The strange, but remarkably common assumption that things that are not easy to study do not merit study is beginning to be challenged by several recent developments within science itself: Methods of study are more sophisticated. We can now measure complex phenomena that were for decades immeasurable. The other development is the discovery by science of the reality of paradox.

Is it possible that we are beginning to see a meeting of minds between science and religion? When we are able to say that "a human is both mortal and eternal at the same time", and that "light is both a wave and a particle at the same time", we have begun to speak the same language. Is it possible that the path of spiritual growth that proceeds from religious superstition to scientific scepticism may ultimately lead us to a genuine religious reality?

It is exciting to consider intellectually, but it is only a beginning. For the most part, both the religious and the scientific remain in self-imposed narrow frames of reference: Even the idea of a miracle is anathema to most scientists. The church is more broad minded; what cannot be considered in terms of known natural laws is a miracle, but the church has been unwilling to consider them very closely. However, such phenomena as spontaneous remissions in cancer patients and apparently successful examples of psychic healing are prompting examination by some scientists and religious truth-seekers.

In thinking about miracles, our frame of reference has probably been too dramatic. We have been looking for the burning bush, the parting of the sea or the bellowing voice from heaven. Instead, we should be looking at the ordinary daily events in our lives for evidence of the miraculous, while maintaining a scientific orientation. In this way we will come to an understanding of the extraordinary phenomenon of grace.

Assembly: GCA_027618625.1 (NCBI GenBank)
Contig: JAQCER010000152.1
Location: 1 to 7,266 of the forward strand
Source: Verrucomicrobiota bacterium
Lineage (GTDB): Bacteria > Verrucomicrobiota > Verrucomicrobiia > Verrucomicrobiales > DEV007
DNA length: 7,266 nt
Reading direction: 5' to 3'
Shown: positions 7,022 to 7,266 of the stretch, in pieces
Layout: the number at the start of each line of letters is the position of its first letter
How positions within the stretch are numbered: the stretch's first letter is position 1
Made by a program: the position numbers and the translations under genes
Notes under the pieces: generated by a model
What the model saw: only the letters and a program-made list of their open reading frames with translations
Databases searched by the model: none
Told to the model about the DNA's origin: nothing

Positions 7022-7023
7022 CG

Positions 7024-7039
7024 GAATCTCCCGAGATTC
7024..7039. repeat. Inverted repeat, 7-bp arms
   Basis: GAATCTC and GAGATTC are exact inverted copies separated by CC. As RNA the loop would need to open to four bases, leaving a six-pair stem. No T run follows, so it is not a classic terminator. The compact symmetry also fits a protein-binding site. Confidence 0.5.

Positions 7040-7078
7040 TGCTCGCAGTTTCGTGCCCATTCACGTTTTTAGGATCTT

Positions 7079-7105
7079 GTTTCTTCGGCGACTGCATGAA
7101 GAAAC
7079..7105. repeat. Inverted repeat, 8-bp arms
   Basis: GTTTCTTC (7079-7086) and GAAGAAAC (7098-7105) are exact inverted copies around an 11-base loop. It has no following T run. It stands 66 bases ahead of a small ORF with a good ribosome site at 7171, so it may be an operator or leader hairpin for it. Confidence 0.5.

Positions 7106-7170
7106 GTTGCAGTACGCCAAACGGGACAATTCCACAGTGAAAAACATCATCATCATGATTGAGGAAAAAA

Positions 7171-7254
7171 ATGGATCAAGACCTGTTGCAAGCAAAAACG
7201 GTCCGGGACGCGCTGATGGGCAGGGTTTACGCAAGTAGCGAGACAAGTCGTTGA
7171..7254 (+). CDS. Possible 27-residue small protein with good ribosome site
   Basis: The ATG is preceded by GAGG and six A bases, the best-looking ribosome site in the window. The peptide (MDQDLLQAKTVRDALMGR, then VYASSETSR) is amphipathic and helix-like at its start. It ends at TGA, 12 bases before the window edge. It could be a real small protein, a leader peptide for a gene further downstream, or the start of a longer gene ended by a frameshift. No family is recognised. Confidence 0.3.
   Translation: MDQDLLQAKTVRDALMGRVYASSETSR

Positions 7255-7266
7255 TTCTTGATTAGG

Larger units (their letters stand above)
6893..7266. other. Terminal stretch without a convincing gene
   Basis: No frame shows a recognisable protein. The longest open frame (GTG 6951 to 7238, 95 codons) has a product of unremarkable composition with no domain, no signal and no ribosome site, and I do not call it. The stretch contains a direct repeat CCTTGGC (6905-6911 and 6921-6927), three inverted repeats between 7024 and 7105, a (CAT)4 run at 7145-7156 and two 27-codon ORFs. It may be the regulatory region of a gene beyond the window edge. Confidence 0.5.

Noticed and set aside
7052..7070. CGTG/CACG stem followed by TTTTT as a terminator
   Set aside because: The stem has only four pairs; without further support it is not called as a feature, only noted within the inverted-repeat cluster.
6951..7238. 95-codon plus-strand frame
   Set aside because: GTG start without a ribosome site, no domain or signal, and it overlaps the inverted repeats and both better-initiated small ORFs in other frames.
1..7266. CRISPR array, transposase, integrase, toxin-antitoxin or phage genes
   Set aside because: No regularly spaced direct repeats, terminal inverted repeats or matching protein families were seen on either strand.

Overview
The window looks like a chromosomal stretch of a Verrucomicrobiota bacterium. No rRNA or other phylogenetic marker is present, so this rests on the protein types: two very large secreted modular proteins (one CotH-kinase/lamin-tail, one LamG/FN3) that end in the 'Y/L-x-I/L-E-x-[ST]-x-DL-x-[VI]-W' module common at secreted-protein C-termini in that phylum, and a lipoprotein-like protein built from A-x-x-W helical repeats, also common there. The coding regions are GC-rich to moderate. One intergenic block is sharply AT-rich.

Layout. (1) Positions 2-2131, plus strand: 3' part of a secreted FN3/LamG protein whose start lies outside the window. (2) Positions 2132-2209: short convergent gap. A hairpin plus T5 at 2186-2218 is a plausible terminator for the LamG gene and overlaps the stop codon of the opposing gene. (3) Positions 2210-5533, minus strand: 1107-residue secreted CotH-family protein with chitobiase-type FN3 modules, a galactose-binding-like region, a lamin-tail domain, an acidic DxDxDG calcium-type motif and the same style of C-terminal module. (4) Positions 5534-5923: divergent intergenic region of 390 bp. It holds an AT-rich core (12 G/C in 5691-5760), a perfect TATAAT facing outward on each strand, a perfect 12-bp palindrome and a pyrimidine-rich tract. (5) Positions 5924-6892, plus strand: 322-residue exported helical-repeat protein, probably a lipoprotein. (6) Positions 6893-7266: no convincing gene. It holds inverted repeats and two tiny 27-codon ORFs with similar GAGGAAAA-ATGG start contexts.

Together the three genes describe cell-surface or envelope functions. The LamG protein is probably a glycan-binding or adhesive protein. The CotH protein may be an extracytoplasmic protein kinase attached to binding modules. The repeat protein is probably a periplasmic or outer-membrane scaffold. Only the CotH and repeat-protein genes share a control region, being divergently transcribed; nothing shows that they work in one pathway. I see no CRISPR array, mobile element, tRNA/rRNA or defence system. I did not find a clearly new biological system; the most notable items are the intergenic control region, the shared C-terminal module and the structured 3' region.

See also Appendix: Stages of Spiritual Growth

Exploration and Discussion

1. What does "spiritual growth" mean to you? How would you define it?

2. Arriving at our own beliefs we go through the following stages:

  • Unquestioning acceptance
  • Questioning non-acceptance
  • Experiencing uncertainty and mystery
  • Some certainty of beliefs

Where are you now?

3. The word "belief" comes from the old Anglo-Saxon "by-life". What are your operational beliefs, the beliefs by which you actually live?

4. In what ways would you wish to change your beliefs?

5. What is helping and what is hindering you in growing?

6. What was your earliest impression of God, as a child?

7. How has your concept of God changed? Describe God or Reality as you perceive it today.

8. Miracles are often day to day occurrences. What miracles have you seen recently?